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China backs merger of Shenzhen’s main stock and SME boards

(ATF) China’s securities regulator has approved consolidation of the Shenzhen Stock Exchange’s main board and the small and medium-sized enterprise (SME) board in a bid to streamline the bourse’s structure and better serve enterprises’ financing needs.

The SME board was created in 2004 to help smaller companies raise funds after new listings were suspended from the Shenzhen main board in 2000. But the China Securities Regulatory Commission (CSRC) now says the combined new main board will complement the start-up ChiNext board.

As an important step in China’s reforms of capital markets, the merger will “optimise the trading structure of Shenzhen Stock Exchange,” CSRC said in a statement. “The main board and the ChiNext will each have their own focus and complement each other (after the merger) so as to meet the financing needs of enterprises at different stages of development,” the regulator said.

After the merger, the listing rules, investor suitability criteria, trading rules, and stock codes and abbreviations will remain unchanged, CSRC said.

Merging the two boards will give the bourse a simpler structure that is similar as the Shanghai Stock Exchange – with a main board and a start-up board. Shanghai Stock Exchange’s Nasdaq-style start-up board, launched in 2019, is called the Science and Technology Innovation Board (also known as the STAR Market).


Shenzhen Stock Exchange expects the merger to have little impact on market operations and investors’ trading in general, a spokesperson with the bourse said in a press briefing.

“The new combined main board will have the same listing rules as the SME board. The only change is that the SME stocks will be categorized as ‘main board A-shares’ after the merger… Companies that have already applied for initial public offerings (IPOs) do not need to submit their application again,” the spokesperson said.

Because the investor suitability criteria of the current main board and the SME board are the same, and the trading rules will remain the same, the bourse expects investors to perceive little difference after the change.

After the merger, the names, abbreviations and constituent description of relevant indexes involving the SME board need to be adjusted accordingly, but there will be no substantial change to the index compiling methods. It would, therefore, not lead to the change of investment targets of funds that track the indexes, the spokesperson said.

Fixed-income products, futures, and options products would be mostly unaffected. The Shenzhen-Hong Kong Stock Connect program would also not be affected, according to the bourse.

The internal technical changes at the Shenzhen Stock Exchange have been completed, and the bourse expects that market players like security brokerages and market intelligence providers to complete their technical changes in two months’ time.


Market observers say the Shenzhen SME board has completed its “mission” as a transitional board to lay the foundation for the ChiNext board, which was launched in 2009.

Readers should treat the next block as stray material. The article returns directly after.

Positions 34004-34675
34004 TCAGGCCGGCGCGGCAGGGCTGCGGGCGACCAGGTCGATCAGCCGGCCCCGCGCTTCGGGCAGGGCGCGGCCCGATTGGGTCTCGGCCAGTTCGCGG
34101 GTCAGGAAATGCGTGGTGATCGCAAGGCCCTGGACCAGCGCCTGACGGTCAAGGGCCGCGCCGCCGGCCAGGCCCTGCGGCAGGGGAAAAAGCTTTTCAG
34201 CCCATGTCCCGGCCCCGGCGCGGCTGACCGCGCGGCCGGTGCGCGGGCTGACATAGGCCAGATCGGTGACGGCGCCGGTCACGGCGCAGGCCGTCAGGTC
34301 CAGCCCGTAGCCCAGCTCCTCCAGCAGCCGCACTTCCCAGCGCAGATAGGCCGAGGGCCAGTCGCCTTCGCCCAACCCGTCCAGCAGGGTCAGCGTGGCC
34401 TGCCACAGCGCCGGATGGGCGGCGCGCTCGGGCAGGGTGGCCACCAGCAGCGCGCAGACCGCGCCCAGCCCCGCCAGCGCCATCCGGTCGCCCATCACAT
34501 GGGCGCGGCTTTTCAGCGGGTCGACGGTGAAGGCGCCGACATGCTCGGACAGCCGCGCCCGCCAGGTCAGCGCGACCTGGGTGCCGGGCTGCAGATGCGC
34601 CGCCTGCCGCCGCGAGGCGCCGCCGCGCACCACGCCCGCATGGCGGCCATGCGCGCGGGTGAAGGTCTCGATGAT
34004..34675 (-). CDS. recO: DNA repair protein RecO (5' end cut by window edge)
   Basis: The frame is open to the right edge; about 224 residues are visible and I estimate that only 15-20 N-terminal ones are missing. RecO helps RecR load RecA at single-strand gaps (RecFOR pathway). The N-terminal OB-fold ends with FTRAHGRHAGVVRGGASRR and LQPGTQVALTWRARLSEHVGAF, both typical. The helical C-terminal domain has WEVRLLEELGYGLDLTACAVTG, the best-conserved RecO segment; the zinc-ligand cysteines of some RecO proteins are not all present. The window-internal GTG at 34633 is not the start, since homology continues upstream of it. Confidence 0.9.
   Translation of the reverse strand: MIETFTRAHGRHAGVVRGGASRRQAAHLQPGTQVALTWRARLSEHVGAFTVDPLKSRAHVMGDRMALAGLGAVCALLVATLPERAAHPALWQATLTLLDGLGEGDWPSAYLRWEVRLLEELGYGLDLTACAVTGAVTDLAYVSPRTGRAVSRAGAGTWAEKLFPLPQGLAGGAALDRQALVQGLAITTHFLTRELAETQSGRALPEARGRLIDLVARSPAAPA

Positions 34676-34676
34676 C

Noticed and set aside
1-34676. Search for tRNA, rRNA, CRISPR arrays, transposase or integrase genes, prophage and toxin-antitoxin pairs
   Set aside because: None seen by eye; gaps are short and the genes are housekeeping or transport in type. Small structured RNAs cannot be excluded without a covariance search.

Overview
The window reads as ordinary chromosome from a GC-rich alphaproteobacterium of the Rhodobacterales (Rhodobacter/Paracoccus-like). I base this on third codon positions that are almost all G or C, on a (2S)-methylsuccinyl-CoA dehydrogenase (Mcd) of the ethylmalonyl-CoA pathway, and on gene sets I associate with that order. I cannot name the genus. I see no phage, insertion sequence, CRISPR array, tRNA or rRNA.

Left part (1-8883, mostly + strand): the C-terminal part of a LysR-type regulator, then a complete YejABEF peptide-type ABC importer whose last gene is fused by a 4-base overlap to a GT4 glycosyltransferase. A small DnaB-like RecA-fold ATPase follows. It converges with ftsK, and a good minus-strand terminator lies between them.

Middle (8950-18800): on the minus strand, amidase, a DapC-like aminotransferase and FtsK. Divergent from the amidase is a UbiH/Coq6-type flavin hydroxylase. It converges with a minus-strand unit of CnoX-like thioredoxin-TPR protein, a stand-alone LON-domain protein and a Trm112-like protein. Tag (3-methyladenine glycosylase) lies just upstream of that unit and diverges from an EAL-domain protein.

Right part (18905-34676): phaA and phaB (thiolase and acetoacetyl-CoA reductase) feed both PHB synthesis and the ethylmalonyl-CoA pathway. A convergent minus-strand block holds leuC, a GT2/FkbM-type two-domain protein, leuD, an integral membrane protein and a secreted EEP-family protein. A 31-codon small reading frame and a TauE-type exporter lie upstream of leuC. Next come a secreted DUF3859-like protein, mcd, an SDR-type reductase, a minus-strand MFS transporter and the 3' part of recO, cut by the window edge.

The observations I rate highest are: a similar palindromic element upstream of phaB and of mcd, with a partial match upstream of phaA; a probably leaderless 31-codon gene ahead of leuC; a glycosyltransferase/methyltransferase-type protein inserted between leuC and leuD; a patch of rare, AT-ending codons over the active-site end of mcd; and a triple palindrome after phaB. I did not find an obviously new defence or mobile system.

“The purpose of setting up the SME board in 2004 was to lay the foundation of the ChiNext board,” Jack Zhang, managing director or REAL Capital, said.

“Now that the ChiNext board has been operational for many years and the STAR Market was launched in 2019, the mission of the Shenzhen SME board has been completed,” he added.

Although the SME board was originally established for smaller companies to list, many companies on the SME board, such as electric vehicle maker BYD Company Ltd, video surveillance product manufacturer Hangzhou Hikvision Digital Technology, and premium brewer Jiangsu Yanghe have grown into top-notch companies in their respective industries, and each has over 300 billion yuan ($46.5 billion) of market value.

As of last Friday, the SME board was home to 1,001 companies with a total market capitalisation of 13.7 trillion yuan ($2.1 trillion), while 468 companies traded on the main board and were valued at 9.7 trillion yuan ($1.5 trillion) on aggregate. These companies’ total market value account for about 30% of the entire market. 

Last year, the CSRC allowed unprofitable companies to float shares on the ChiNext, matching STAR Market’s overture to pre-revenue science and technology start-ups.

China’s efforts to reform its stock exchanges underline Beijing’s determination to boost funding for innovative technology, and have increased the pressure on bourses in Hong Kong and New York. These exchanges have enjoyed an advantage over Shanghai and Shenzhen, which required companies to meet a stricter regulatory criteria before they could list.

But Chinese companies listed in the US have faced increasing risks after the US passed a bill last year that requires Chinese firms traded on major US exchanges to open up their books and prove they are not under the control of the Chinese government.

Former US president Donald Trump also issued an order that barred US investment in Chinese firms with military ties, and dozens of Chinese companies such as tech giant Huawei, chipmaker SMIC, and smartphone maker Xiaomi have been identified by the US Department of Defense as “Communist Chinese military companies”.

Many Chinese companies looking to go public are considering Hong Kong and the mainland A-share market instead.


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Iris Hong

Iris Hong is a senior reporter for the China desk, and has special interests in fintech, e-commerce, AI, and electric vehicles. She began her career in 2006 and worked for Interfax News Agency and for PayPal before joining Asia Financial in July 2020. You can reach out to Iris on Twitter at @Iris23360981


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